Use this URL to cite or link to this record in EThOS: http://ethos.bl.uk/OrderDetails.do?uin=uk.bl.ethos.721421
Title: Investigating the impact of repetitive and variable low-intensity exercise on mania-relevant symptoms following approach motivation induction
Author: Stirland, Rachel
Awarding Body: University of Exeter
Current Institution: University of Exeter
Date of Award: 2017
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Abstract:
Background: Exercise is recommended as a non-pharmacological intervention for individuals with a bipolar disorder diagnosis (BDD). Although physical activity can be beneficial for reducing depressive symptoms, there is preliminary evidence that high-intensity exercise can exacerbate (hypo)mania-related symptoms. Risks associated with other forms of exercise remain unknown. Method: To investigate the potential risks and benefits of low-intensity exercise, non-clinical participants were asked to either copy repetitive movements (n = 20), copy variable movements (n = 20) or watch variable movements (n = 21), following approach motivation induction. Hypomania-like symptoms, positive affect and approach motivation were measured pre-, during and post-task. Trait behavioural activation system (BAS) sensitivity was measured as a moderating factor. Results: There were no group differences in symptom change over time. BAS sensitivity did not moderate this relationship. Limitations: A predominantly student population with low average trait BAS sensitivity was studied. The reliability and validity of the approach motivation induction, mania measure and physical activity task are uncertain. Conclusions: It is unclear whether different types of low-intensity exercise are of risk or benefit for individuals prone to (hypo)mania. This area requires further investigation.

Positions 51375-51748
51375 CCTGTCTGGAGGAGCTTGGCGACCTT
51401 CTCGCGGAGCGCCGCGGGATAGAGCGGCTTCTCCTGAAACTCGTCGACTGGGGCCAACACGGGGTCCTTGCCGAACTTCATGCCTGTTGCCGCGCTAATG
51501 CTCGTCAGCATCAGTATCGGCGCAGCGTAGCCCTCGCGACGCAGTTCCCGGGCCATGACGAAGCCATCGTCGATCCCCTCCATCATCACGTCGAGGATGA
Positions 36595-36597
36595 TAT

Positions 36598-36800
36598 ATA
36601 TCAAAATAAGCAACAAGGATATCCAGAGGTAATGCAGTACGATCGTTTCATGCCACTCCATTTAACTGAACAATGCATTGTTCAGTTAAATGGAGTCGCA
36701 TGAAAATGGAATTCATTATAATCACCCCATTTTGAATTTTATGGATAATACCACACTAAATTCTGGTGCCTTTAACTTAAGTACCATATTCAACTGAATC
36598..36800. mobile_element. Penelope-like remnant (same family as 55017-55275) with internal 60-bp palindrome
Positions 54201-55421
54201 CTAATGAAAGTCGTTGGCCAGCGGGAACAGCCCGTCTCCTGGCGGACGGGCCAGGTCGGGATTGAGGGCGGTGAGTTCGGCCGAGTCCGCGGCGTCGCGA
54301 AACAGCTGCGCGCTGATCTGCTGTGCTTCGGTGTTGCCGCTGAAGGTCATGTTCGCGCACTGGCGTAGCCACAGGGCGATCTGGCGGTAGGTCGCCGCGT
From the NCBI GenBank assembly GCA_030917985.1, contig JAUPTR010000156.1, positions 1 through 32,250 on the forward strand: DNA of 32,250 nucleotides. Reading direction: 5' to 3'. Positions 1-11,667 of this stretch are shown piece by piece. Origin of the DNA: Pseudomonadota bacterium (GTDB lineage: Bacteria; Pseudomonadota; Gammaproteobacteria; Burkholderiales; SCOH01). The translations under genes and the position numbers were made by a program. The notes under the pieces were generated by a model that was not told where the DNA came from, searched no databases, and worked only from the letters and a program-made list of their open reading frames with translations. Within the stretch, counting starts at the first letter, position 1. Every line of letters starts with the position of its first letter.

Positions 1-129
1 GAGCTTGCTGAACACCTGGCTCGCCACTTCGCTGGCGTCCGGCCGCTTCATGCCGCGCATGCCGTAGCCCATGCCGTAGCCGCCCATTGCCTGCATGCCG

Supervisor: Moberly, Nick ; Wright, Kim Sponsor: Not available
Qualification Name: Thesis (D.Clin.Psych.) Qualification Level: Doctoral
EThOS ID: uk.bl.ethos.721421  DOI: Not available
Keywords: bipolar disorder ; exercise ; physical activity ; cognition ; conditional assumptions ; dysfunctional attitudes ; hypomania ; mania ; approach motivation
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